FIONA Heron’s exhibit ‘A Natural Selection’ opened at the beginning of this month within the secluded and noble surroundings of the Portico Library and Gallery. The collection of sculptures, framed three-dimensional work and photography gives voice to the artist’s enduring interest in the indivisible symbiosis between the worlds of art and nature cultivated by her dual background in biology and design.
Heron's deft utilisation of the library’s exquisite decor is a successful manifestation of the artist’s desire to always be ‘enfolding art within context’.
Heron’s work is seamlessly integrated into the otherworldly scholarly environs of the old library that dates from 1806 and boasts works by Dickens and Gaskell amidst its shelves. The circumambient bookshelves, dignified and drenched in history, with sections such as ‘Polite Literature’, are reflected in Heron’s decorous natural creations that are not so much inspired by nature as directly deriving from it.
Heron's deft utilisation of the library’s exquisite decor is a successful manifestation of the artist’s desire to always be ‘enfolding art within context’. Seated alongside her butterfly cut outs, which evoke the fragility of dying leaves, is a Children’s Encyclopedia opened to a section on the art of miniature pictures.
Similarly, within the frame of her sycamore leaf sculptures, pinned to the board in homage to traditional natural exhibits, sits a page from an archaic textbook extolling the grace of the dragonfly. The slight maladroitness of her approach is assuaged by the surprising beauty of the encyclopedia entries themselves.
The larger of Heron’s natural pieces such as her elegant reed sculptures, made from rusted steel and glass, most artfully express the sentiment that the man made and the natural exist on a continuum rather than at a juncture.
As a natural extension from this is Heron’s belief in the inextricable union of art and science. Pieces such as her ‘Modulation’ series present natural elements such as leaves and pinecones in evocative patterns. At first the placement of the elements seems sporadic but when considered in context they clearly represent the underlying essential patterns of nature. It is these works which most effectively convey Heron’s scientific approach to art.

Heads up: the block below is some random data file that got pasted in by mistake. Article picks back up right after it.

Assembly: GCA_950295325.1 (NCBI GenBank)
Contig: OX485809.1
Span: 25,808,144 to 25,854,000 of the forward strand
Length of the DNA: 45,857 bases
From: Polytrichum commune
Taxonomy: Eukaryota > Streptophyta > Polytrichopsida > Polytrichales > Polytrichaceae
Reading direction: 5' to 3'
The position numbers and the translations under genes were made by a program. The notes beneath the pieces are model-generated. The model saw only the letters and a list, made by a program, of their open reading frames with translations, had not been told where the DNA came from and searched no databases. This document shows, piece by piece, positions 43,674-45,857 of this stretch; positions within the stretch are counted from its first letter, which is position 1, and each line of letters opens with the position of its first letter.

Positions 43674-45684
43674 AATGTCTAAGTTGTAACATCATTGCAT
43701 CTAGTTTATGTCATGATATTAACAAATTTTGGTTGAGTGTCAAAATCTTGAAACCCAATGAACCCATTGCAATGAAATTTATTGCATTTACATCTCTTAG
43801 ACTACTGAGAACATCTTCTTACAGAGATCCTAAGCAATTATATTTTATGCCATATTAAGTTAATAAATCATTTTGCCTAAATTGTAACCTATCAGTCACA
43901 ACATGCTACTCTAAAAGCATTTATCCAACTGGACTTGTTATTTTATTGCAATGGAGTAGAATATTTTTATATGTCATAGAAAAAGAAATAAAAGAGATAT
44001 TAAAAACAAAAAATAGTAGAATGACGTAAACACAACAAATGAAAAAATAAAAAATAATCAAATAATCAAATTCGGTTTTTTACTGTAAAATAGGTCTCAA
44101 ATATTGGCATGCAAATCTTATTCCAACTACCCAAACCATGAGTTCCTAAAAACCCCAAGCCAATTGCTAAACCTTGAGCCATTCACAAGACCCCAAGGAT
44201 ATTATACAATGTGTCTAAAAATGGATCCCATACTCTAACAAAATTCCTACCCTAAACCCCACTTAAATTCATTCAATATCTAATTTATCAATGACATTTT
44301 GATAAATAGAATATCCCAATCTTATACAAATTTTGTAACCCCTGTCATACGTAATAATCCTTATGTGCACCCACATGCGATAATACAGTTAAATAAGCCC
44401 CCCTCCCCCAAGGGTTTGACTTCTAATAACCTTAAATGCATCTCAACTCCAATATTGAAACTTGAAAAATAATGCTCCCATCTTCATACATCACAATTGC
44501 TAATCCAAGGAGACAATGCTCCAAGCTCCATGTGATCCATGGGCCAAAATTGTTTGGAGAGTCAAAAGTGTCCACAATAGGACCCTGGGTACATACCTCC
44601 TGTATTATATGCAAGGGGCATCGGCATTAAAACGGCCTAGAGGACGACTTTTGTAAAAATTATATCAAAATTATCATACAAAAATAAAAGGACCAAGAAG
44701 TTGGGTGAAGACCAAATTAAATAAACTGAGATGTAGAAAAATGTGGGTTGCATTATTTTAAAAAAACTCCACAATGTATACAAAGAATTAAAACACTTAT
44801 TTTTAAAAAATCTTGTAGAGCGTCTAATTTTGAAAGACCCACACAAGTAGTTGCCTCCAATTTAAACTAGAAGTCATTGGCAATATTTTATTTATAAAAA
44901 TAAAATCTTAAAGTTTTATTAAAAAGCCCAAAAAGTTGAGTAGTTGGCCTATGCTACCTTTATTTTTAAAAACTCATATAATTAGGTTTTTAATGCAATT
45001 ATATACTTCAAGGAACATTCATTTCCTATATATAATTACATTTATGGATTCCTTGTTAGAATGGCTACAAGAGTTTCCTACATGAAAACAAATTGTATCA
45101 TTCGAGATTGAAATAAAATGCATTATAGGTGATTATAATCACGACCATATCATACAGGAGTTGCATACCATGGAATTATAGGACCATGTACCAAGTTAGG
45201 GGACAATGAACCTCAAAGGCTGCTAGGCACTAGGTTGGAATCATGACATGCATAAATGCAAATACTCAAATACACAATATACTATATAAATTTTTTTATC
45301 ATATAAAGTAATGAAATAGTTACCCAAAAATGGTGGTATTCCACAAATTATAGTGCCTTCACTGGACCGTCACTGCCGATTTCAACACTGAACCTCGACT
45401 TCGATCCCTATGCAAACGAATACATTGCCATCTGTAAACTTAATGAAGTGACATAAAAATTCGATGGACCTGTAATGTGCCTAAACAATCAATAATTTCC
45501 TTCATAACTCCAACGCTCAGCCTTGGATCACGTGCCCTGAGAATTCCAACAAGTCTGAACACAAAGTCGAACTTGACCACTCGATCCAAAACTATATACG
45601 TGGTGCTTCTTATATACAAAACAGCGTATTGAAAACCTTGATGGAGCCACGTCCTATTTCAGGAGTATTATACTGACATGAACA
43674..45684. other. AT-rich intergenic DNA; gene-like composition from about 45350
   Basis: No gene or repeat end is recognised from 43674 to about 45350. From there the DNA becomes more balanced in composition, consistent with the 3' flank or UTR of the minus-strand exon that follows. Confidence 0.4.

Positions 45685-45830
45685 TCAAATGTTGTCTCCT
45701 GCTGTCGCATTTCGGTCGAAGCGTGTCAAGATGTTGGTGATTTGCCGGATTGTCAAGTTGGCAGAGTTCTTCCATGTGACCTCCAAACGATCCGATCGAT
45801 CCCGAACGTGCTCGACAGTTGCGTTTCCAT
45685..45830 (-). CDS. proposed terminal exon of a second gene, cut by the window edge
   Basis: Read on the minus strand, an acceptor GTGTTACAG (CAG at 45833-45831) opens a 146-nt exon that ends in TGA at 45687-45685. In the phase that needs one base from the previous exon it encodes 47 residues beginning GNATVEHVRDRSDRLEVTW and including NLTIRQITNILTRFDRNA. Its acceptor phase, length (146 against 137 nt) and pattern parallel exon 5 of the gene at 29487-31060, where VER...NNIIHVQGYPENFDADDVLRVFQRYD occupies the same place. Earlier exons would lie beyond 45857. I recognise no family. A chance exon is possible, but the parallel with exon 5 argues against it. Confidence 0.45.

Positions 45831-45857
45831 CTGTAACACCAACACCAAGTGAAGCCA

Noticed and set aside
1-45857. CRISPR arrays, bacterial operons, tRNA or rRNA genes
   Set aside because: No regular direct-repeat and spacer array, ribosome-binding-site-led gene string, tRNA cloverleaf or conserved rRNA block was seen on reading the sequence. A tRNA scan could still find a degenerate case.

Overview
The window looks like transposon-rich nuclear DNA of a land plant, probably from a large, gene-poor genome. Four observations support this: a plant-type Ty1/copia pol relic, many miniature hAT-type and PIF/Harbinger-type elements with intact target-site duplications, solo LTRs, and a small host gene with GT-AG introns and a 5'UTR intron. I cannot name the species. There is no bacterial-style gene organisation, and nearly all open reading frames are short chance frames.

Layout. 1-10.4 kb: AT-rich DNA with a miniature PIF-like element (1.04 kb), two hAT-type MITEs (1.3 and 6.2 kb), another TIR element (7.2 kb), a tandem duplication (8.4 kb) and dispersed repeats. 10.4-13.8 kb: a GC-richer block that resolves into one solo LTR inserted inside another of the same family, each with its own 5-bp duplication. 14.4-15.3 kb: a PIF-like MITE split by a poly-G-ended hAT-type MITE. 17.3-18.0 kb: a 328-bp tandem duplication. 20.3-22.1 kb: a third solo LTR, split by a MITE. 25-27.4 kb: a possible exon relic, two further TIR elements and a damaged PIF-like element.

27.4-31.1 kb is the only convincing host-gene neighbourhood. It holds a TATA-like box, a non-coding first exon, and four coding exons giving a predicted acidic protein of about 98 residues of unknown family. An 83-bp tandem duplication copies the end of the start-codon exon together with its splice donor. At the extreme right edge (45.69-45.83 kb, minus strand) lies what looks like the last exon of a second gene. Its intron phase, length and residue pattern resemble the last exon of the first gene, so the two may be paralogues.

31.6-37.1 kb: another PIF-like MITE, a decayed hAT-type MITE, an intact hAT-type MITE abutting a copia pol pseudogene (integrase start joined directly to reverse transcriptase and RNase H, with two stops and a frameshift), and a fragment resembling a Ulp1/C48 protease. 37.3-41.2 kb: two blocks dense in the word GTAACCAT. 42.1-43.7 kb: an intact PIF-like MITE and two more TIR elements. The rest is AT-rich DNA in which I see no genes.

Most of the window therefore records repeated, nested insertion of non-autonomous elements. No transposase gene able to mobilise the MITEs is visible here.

In certain instances Heron does labour the point. ‘A Natural Selection’, for example, features a collection of organic elements encased within test tubes. Although this is consistent with her view of art and science as being inseparable, this heavy-handedness undermines the subtlety she has achieved in her other work.
The ‘Man’ sculptures which consist of mirrored surfaces cut into the shape of a figure contribute little to the exhibition. These three pieces are simply an unnecessarily reworking of a tired metaphor.
The photographs which are unceremoniously placed on a rack in the centre of the exhibit contain some worthy studies of the artificial and the natural, albeit in a considerably different tone to the rest of the work. In a collection which places as much emphasis on context as this one does, however, these prints would have achieved greater effect displayed alone.
This understated and thoughtful exhibition is a perfect addition to the hidden gem that is the Portico Library & Gallery. Fiona Heron’s work at its best is touching and intelligent as she advances her art through a process of heterosis; blending literature, multiple disciplines of art and the beauty of science to complement the surroundings of the magnificent Library.
‘A Natural Selection’ is open free of charge from Monday to Friday between 9.30am and 4.30pm at The Portico Library and Gallery, 57 Mosley Street. You have to ring the bell and take the stairs from Charlotte Street to gain entrance.
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